Ovarian and Prostate Cancer Awareness Month
The very word “cancer” strikes fear into the hearts of many of those who hear or read that very word. Statistically the chances of being diagnosed with cancer during our lifetime is a staggering 1 in 2. In other words 50% of the population are likely to have some form of cancer at any time.
I have already written about my past experience with Pancreatic Cancer which has a 94% mortality rate. I was initially diagnosed in the USA, although I subsequently had my tumour removed in the UK, followed by exemplary post-operative care and ongoing monitoring, and here I am 4 years later in excellent health and able to share my experience. I believe the more we talk openly about any cancers can only serve to raise awareness and remove the stigma that is attached to the word itself.
The ISU is committed to promulgating information about health-related matters on a regular basis on our website. You might ask why? The answer is that we take the wellness of our members most seriously. This is first of a series of articles on health and wellbeing in which we will provide some information in addition to signposting members to sites where they can obtain more details and the contact details of organisations which can provide assistance as appropriate.
Ovarian Cancer Awareness Month
Did you know that Ovarian Cancer is the 6th most common cancer in women? 7,300 women in the UK are diagnosed every year. That equates to 20 per day! 1 in 52 women will be diagnosed with Ovarian Cancer in their lifetime. 60% of women are diagnosed at a late stage. The good news is that 90% of cases are curable if detected early.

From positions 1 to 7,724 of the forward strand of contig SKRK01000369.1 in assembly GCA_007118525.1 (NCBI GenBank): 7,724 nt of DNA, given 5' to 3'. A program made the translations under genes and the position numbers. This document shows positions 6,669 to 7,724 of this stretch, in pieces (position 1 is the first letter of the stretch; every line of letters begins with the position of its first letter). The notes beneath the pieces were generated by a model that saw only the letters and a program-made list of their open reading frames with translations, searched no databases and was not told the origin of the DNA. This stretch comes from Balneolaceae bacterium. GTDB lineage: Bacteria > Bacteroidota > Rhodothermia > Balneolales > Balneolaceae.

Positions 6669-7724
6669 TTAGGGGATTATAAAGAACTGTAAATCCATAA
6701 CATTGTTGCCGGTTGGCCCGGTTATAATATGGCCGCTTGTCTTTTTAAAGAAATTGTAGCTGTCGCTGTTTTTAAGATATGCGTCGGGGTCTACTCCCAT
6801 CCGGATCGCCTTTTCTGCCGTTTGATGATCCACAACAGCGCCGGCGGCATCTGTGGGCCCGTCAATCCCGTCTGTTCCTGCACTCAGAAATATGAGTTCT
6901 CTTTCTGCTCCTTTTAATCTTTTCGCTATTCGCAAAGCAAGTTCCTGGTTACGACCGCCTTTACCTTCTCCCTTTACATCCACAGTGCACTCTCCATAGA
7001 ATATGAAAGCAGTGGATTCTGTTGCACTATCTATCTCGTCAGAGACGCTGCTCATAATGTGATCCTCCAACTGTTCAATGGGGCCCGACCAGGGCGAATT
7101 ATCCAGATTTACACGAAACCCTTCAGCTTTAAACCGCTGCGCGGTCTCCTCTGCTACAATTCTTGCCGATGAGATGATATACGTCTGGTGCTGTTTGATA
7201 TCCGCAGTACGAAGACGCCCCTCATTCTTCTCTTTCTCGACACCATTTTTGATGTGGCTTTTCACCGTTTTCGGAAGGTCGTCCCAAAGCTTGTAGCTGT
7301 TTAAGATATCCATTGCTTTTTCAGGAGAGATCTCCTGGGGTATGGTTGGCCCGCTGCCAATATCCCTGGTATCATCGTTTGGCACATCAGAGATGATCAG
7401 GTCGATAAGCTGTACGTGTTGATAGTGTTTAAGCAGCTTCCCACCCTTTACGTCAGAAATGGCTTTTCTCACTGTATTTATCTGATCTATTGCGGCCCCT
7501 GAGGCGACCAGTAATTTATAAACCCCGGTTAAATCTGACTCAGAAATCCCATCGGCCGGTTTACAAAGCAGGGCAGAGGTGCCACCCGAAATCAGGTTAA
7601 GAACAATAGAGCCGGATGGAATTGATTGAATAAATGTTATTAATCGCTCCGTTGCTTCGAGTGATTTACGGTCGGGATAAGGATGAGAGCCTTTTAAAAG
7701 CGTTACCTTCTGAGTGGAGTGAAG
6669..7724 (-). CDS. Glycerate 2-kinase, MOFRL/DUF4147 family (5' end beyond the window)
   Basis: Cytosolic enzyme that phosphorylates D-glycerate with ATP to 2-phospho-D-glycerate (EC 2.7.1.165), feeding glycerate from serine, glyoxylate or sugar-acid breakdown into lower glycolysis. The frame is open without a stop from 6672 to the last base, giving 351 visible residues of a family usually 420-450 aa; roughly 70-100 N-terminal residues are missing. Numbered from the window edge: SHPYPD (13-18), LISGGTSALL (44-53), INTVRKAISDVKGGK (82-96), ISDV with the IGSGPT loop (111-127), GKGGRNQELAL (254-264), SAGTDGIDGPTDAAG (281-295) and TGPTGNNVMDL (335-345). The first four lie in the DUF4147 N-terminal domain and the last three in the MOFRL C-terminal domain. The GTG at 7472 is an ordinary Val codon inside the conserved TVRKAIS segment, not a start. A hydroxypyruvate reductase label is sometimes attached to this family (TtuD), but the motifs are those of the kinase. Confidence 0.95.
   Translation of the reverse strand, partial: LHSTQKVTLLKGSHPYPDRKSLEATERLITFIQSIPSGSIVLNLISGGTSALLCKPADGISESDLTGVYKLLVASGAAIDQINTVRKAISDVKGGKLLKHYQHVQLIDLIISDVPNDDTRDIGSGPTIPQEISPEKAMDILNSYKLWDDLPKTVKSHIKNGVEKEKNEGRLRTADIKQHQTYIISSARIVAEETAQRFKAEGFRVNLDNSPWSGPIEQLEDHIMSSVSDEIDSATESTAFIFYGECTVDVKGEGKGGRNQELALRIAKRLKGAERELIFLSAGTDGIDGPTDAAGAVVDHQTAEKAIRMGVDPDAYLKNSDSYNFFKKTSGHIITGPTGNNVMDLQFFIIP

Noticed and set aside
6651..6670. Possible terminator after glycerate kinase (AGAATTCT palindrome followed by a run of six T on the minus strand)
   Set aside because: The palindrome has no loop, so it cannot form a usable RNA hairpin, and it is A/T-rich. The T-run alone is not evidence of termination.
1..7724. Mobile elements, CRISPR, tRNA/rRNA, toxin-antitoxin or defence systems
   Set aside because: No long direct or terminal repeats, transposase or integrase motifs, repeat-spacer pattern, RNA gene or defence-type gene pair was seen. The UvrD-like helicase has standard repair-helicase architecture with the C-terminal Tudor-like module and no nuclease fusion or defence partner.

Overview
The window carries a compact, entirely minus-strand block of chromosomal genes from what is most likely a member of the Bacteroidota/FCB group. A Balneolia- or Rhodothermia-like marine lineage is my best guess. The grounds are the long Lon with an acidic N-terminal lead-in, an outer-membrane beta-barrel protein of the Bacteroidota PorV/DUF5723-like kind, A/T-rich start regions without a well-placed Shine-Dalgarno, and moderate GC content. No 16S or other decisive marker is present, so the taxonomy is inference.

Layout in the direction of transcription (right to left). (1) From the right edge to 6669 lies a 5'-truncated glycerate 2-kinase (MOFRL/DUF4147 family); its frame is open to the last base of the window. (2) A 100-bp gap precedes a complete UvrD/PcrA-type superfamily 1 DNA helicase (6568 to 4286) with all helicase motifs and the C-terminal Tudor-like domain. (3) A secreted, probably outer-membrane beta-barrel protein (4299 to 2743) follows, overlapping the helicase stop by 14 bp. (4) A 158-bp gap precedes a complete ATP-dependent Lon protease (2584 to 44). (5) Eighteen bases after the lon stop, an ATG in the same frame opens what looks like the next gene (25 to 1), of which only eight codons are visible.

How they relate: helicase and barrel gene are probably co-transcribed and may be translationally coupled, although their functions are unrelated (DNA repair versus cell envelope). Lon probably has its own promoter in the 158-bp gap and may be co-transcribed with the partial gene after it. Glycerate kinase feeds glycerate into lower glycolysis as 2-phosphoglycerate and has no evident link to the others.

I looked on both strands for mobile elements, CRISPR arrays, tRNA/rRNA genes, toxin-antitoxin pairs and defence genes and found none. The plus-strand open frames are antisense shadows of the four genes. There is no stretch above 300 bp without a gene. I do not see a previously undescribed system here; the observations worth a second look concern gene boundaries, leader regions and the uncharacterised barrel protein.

What are the most common signs & symptoms?
Bloating, a feeling of being full, pain, irregular bleeding and the urge to pee more frequently. If you have any/all of these it does not necessarily mean you have cancer. However, if your symptoms are:
Persistent: ie. they won’t go away
Frequent: ie. they occur most days
New: ie. they started in the past 12 months
Unusual: ie. not normal for you
You should make an appointment to see a medical professional as soon as possible.
Be aware, there is no National Screening Programme for Ovarian Cancer.
Ladies, you already know your body quite well. If things don’t seem to be quite how they should be, listen to your body………you know it makes sense!
Cindy & I were devastated when one of our dearest friends was diagnosed with advanced Ovarian Cancer in conjunction with advanced Stomach and Lung Cancers last August. The prognosis was dire and she died less than 2 months later. She had displayed some symptoms as described above but had, for reasons best known to herself, chosen to disregard them.
There is a free Text Reminder facility available to all women from The Robin Cancer Trust which will send monthly reminders of the signs and symptoms of Ovarian Cancer. Just text OVARY to 70300*. Early detection saves lives!
*visit their website for more details
There are 3 main factors:
- Getting older…………men aged 50+ are more likely to be affected. If you are under 50 the chances of being diagnosed with this condition are very low………..BUT it is possible. Men between the ages of 60 – 69 have the highest rate of diagnosis.
- Having a family history of Prostate Cancer…………..common factors such as genetic, environment and lifestyle all play their part. If you have a close relative, ie. a father or brother who has had either Prostate Cancer or Breast Cancer ( yes, men can get Breast Cancer )you are two and a half times more likely to get it. If you have a mother or sister who has had Breast Cancer, your risk of getting hereditary Prostate Cancer is higher.